LEWES -- Invasive insects have obliterated thousands of acres of forest in neighboring states. To protect Delaware's delicate trees and forestry industry, authorities warn campers to ensure their firewood is bug-free.
Wayne Kline, chief of enforcement for Delaware State Parks, said he's telling visitors not to bring in firewood from other states.
"We're trying to get the message out to watch what you bring and if you don't burn it all, take it home with you," he said.
Cape Henlopen State Park Superintendent Paul Faircloth said he doesn't turn away campers who haul their own firewood, but staff advise them to burn every piece of it and not leave anything behind.
"So if there are any critters in there, they're not hanging around to hatch and spread their little blessings around our park," he said.
A serious threat
Once those little blessings arrive, they can wreak havoc on trees that haven't adapted to the insects. Glenn Gladders, a forest health specialist for the Delaware Forestry Service, said most of the insects have hitched a ride on cargo vessels from other continents.
The Asian long-horned beetle and the emerald ash borer, two tunneling wood bugs from Asia, burrow into maple and ash trees, respectively. Neither has shown up in Delaware's forests, but Gladders said they've been found in Maryland and Pennsylvania, with the borer also invading Virginia.
Native to Asia, Europe and north Africa, the sirex wood wasp carries a fungus that indirectly kills the trees. Gladders said it's infected pine trees in New York and Pennsylvania.
Because Delaware is at the northern end of the tree's range, he said the wasp has not yet encountered the loblolly pine."We can't say for sure what will happen, but it's a big risk for us," he said. "Loblolly pine is the mainstay of our forest industry. It's the reason we take this really seriously."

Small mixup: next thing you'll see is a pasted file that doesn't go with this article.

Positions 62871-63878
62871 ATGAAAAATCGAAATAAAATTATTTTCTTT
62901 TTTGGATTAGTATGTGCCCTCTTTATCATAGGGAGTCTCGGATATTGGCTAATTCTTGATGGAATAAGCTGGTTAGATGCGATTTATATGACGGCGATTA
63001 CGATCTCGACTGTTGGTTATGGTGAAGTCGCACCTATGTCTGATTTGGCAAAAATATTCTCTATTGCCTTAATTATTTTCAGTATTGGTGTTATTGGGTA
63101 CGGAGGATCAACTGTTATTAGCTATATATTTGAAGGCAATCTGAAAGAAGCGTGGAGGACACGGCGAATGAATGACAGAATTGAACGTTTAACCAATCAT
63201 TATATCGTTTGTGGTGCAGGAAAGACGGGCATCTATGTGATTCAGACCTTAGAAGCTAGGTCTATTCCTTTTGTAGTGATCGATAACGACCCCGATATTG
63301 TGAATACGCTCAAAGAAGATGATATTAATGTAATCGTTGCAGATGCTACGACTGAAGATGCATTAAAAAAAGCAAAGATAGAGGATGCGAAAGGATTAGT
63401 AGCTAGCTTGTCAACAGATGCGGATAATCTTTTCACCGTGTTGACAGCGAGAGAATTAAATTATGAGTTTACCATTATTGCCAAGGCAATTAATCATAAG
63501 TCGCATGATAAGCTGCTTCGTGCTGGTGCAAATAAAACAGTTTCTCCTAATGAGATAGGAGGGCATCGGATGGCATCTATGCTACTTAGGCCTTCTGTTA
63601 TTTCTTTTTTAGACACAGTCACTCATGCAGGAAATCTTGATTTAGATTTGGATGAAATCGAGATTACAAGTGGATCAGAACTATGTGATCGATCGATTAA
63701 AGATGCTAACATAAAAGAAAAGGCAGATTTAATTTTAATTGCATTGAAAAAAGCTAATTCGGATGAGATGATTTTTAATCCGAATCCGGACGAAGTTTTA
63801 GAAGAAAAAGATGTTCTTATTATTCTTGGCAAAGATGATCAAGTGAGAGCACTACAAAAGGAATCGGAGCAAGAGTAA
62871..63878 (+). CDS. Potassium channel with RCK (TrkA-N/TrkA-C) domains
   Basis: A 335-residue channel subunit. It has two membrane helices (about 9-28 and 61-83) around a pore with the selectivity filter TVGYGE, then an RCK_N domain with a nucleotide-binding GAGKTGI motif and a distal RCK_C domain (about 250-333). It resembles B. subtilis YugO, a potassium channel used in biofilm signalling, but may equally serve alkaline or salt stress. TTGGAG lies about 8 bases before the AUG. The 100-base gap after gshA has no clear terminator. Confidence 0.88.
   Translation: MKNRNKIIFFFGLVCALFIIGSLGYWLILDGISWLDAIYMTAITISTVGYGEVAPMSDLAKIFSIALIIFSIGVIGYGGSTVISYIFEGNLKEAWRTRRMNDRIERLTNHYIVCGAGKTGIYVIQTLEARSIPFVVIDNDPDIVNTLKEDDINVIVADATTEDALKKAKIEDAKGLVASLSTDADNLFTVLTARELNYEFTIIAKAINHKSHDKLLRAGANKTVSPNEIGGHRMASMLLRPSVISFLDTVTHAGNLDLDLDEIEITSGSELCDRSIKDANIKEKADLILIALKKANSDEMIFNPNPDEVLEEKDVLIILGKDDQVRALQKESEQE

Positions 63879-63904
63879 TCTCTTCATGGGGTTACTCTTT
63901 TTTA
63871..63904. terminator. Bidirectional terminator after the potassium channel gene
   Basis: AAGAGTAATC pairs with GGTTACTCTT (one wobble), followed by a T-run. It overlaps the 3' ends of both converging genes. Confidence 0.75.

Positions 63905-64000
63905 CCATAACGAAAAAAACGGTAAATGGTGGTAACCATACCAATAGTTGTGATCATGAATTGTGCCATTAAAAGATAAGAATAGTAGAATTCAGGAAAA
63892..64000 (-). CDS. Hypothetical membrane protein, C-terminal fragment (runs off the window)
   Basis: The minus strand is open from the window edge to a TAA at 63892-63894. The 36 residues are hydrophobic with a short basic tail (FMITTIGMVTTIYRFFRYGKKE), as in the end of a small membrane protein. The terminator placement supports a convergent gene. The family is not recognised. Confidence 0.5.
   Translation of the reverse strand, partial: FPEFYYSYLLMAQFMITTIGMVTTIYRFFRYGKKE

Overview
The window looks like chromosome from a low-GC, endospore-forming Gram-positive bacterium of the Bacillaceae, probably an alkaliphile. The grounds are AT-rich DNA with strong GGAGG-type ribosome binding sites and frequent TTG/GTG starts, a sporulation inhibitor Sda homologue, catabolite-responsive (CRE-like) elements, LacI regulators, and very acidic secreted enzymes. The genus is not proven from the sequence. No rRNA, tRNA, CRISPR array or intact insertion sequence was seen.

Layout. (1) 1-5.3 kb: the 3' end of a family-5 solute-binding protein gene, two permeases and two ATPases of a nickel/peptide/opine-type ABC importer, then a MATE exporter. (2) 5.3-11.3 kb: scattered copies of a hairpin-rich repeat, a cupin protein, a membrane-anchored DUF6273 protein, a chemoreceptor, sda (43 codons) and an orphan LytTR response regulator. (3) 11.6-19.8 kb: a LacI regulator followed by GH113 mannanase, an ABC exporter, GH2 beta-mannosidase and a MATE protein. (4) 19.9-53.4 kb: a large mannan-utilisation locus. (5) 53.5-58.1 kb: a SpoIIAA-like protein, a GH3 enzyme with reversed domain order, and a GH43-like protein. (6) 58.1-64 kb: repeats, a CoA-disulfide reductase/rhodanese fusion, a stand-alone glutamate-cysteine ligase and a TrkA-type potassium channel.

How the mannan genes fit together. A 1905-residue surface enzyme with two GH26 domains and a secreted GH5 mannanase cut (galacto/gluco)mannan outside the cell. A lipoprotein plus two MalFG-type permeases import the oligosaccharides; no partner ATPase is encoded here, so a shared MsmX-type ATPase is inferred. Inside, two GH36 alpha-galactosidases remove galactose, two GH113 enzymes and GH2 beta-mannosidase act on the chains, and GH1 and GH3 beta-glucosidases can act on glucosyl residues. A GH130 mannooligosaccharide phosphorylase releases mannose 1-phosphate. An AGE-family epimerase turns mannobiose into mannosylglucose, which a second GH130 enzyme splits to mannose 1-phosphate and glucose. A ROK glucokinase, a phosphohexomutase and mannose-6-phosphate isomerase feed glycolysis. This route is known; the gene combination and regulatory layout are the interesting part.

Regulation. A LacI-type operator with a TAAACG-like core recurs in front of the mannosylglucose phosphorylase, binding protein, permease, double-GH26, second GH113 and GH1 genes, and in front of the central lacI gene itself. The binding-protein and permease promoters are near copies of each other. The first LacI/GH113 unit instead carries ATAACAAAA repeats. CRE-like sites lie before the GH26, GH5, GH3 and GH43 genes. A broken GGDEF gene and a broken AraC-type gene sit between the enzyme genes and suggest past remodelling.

But it could only take one person to put the whole industry at risk, according to Rob Line, manager of the Department of Natural Resources and Environment Control's Environmental Stewardship Program.
"You find a dead tree in your back yard, cut it down and chop it into firewood without thinking," he said.
The only thing protecting the state is its natural barriers, Line said.
"Delmarva is isolated in a peninsula, so we're the last to get a lot of the insects," he said.
Off Route 1, between Lewes and Milton, state forester Sam Topper checks a trap for signs of the emerald ash borer, the green-colored beetle that has spread to 14 states since 2002.
"We're responsible for 16 of the traps, checking them every couple weeks to see if they've shown up," he said.
Gladders said 190 of the two-foot-tall, triangular traps hang from trees across the state. They're covered in manuka oil, the only chemical that seems to attract the creatures, though he said the reason why is still mysterious.
Fourteen similar traps were distributed in the state's pine forests to monitor for the wood wasps. He said they use a mix of pinings, chemicals that are emitted by pine trees under stress, which have some of the same chemical properties as turpentine.
"The idea is the sirex wood wasps are attracted to trees under stress, because they're weaker," Gladders said. "The traps mimic that."
They also monitor the hives of native insects, such as the cerceris wasp, which is a natural predator of some of the invasive species, he said.
Although there isn't a lot state officials can do to protect the trees, Line said the monitoring programs will at least give some advanced warning of their presence.